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Navigating Customary Law in the Formal Courts: Perspectives from South Africa
Paper long abstract:
In 1994, the transitional Constitution of South Africa recognised customary law, and ensured a prominent place for it in future by promising that "[i]ndigenous law, like common law, shall be recognised and applied by the courts". The intention could not have been clearer: the common law and indigenous law were from now on to be treated alike. Although the final Constitution (1996) does not refer to common law and customary law in the same breath, as did the transitional Constitution, it also recognises the institution of traditional leadership that observes a "system of customary law", and it compels the courts to apply customary law when applicable, though subject to the Constitution and any other legislation. It is generally accepted that the mandatory wording of the final Constitution elevated customary law to the same position as the common law and, although it is not always easy to treat them alike, that is exactly what the courts have been trying to do. So far three approaches can be identified. The first one entails an infusion of common and customary law norms to provide protection for vulnerable members of society (Bhe v Magistrate, Khayelitsha 2005 1 SA 580 (CC)). The second approach confirms the prerogative of a community to develop its own customary law rules (Shilubana v Nwamitwa 2009 2 SA 66 (CC), and the third one is an example where the court used its lawmaking powers to develop a customary law rule to provide protection to a customary law wife (MM v MN 2013 4 SA 415 (CC). The three approaches are totally different, and they illustrate how the courts are trying to navigating situations of legal pluralism that involves customary and common law norms in a legal order where the law of general application is based on different norms and values. The aim of this paper is to explore the different ways the formal courts in South Africa have been dealing with customary law issues.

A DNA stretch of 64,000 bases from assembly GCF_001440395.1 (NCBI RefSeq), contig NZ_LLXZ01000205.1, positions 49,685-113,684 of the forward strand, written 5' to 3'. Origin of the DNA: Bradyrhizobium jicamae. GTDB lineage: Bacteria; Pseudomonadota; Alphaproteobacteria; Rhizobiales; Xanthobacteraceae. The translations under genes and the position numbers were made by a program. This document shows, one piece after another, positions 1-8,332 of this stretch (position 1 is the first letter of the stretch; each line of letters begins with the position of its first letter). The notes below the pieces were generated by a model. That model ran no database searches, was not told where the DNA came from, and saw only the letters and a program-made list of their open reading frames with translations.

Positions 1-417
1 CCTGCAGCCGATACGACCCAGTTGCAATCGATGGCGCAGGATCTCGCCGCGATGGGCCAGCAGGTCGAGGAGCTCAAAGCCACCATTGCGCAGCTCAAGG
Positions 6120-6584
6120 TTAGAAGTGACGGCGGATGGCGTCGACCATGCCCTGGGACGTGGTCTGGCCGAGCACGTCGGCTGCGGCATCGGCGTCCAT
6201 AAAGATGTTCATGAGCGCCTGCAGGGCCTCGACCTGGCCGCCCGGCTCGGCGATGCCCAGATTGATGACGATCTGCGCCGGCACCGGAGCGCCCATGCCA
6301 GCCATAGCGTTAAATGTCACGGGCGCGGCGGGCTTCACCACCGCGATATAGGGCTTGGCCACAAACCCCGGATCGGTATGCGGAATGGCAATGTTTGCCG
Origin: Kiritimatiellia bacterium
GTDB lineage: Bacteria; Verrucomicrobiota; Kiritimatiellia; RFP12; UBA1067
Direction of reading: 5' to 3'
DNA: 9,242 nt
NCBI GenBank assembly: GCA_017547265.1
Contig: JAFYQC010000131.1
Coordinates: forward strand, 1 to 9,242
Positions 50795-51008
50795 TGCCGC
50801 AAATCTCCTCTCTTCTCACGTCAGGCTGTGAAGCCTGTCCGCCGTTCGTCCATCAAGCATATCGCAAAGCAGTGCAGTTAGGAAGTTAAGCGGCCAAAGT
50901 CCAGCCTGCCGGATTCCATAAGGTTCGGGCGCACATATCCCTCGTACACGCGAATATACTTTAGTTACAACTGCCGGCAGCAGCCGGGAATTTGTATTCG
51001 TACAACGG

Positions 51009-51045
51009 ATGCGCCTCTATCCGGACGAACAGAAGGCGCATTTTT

Disciplinary trends in Africa: legal and socio-legal studies